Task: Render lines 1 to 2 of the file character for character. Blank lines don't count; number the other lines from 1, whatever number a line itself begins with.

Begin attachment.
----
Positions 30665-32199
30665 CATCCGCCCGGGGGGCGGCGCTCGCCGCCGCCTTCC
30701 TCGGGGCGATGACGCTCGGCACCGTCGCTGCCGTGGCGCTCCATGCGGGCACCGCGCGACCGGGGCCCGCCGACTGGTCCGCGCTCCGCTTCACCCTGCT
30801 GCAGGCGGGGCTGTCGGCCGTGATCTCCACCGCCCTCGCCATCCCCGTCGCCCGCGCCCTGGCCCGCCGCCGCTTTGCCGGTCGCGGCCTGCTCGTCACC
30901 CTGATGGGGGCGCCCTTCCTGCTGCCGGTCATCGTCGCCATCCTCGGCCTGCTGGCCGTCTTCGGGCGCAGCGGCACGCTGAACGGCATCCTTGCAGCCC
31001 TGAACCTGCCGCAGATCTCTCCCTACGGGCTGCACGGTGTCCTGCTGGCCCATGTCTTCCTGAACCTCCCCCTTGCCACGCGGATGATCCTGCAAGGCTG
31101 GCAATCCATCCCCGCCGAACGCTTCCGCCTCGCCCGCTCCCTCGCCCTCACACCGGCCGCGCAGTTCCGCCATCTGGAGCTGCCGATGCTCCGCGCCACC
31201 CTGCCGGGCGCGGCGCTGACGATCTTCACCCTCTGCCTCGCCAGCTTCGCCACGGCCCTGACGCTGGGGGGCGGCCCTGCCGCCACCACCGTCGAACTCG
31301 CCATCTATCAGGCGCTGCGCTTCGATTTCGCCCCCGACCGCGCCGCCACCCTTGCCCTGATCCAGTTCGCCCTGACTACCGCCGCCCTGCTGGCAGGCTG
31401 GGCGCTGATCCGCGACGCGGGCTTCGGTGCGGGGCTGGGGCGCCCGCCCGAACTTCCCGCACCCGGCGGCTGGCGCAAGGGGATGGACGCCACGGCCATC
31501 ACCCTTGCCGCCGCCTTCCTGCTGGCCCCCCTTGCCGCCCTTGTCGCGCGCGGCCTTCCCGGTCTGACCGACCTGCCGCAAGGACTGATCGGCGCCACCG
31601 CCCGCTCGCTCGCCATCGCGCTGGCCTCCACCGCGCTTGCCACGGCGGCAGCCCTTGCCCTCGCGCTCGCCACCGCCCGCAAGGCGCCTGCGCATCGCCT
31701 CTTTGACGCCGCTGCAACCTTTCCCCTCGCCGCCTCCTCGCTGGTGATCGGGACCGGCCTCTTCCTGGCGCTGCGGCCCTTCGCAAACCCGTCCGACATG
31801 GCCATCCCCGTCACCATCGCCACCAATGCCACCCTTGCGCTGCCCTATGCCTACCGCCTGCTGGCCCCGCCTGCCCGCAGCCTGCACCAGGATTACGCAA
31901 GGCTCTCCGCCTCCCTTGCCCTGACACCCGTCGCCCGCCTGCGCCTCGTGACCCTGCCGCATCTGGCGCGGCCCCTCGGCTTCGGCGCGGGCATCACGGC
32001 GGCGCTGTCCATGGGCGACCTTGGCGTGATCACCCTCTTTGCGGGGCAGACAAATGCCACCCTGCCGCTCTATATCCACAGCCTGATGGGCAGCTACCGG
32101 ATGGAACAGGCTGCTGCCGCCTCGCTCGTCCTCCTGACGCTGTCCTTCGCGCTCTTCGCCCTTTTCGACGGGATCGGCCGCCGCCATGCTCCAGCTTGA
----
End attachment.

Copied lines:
Positions 30665-32199
30665 CATCCGCCCGGGGGGCGGCGCTCGCCGCCGCCTTCC